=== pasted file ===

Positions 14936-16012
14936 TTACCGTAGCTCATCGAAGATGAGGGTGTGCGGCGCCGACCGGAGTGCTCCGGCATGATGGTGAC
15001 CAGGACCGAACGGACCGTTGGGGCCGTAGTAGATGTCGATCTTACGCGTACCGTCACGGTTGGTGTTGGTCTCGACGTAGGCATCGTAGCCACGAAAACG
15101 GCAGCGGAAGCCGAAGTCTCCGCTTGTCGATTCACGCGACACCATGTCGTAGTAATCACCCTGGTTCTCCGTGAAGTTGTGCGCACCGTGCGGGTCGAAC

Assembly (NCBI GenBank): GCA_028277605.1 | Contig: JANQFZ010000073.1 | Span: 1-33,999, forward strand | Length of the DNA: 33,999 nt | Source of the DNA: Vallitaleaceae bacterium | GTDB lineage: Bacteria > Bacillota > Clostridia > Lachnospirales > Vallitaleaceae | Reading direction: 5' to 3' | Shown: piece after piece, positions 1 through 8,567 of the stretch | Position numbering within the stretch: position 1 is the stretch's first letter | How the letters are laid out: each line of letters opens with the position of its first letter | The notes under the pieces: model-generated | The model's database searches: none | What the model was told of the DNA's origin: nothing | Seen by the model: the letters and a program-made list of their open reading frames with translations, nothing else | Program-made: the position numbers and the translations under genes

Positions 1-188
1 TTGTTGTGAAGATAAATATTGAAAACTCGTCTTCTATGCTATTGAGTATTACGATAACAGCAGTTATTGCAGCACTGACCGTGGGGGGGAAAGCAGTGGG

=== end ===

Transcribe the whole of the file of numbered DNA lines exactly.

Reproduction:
Positions 14936-16012
14936 TTACCGTAGCTCATCGAAGATGAGGGTGTGCGGCGCCGACCGGAGTGCTCCGGCATGATGGTGAC
15001 CAGGACCGAACGGACCGTTGGGGCCGTAGTAGATGTCGATCTTACGCGTACCGTCACGGTTGGTGTTGGTCTCGACGTAGGCATCGTAGCCACGAAAACG
15101 GCAGCGGAAGCCGAAGTCTCCGCTTGTCGATTCACGCGACACCATGTCGTAGTAATCACCCTGGTTCTCCGTGAAGTTGTGCGCACCGTGCGGGTCGAAC

Assembly (NCBI GenBank): GCA_028277605.1 | Contig: JANQFZ010000073.1 | Span: 1-33,999, forward strand | Length of the DNA: 33,999 nt | Source of the DNA: Vallitaleaceae bacterium | GTDB lineage: Bacteria > Bacillota > Clostridia > Lachnospirales > Vallitaleaceae | Reading direction: 5' to 3' | Shown: piece after piece, positions 1 through 8,567 of the stretch | Position numbering within the stretch: position 1 is the stretch's first letter | How the letters are laid out: each line of letters opens with the position of its first letter | The notes under the pieces: model-generated | The model's database searches: none | What the model was told of the DNA's origin: nothing | Seen by the model: the letters and a program-made list of their open reading frames with translations, nothing else | Program-made: the position numbers and the translations under genes

Positions 1-188
1 TTGTTGTGAAGATAAATATTGAAAACTCGTCTTCTATGCTATTGAGTATTACGATAACAGCAGTTATTGCAGCACTGACCGTGGGGGGGAAAGCAGTGGG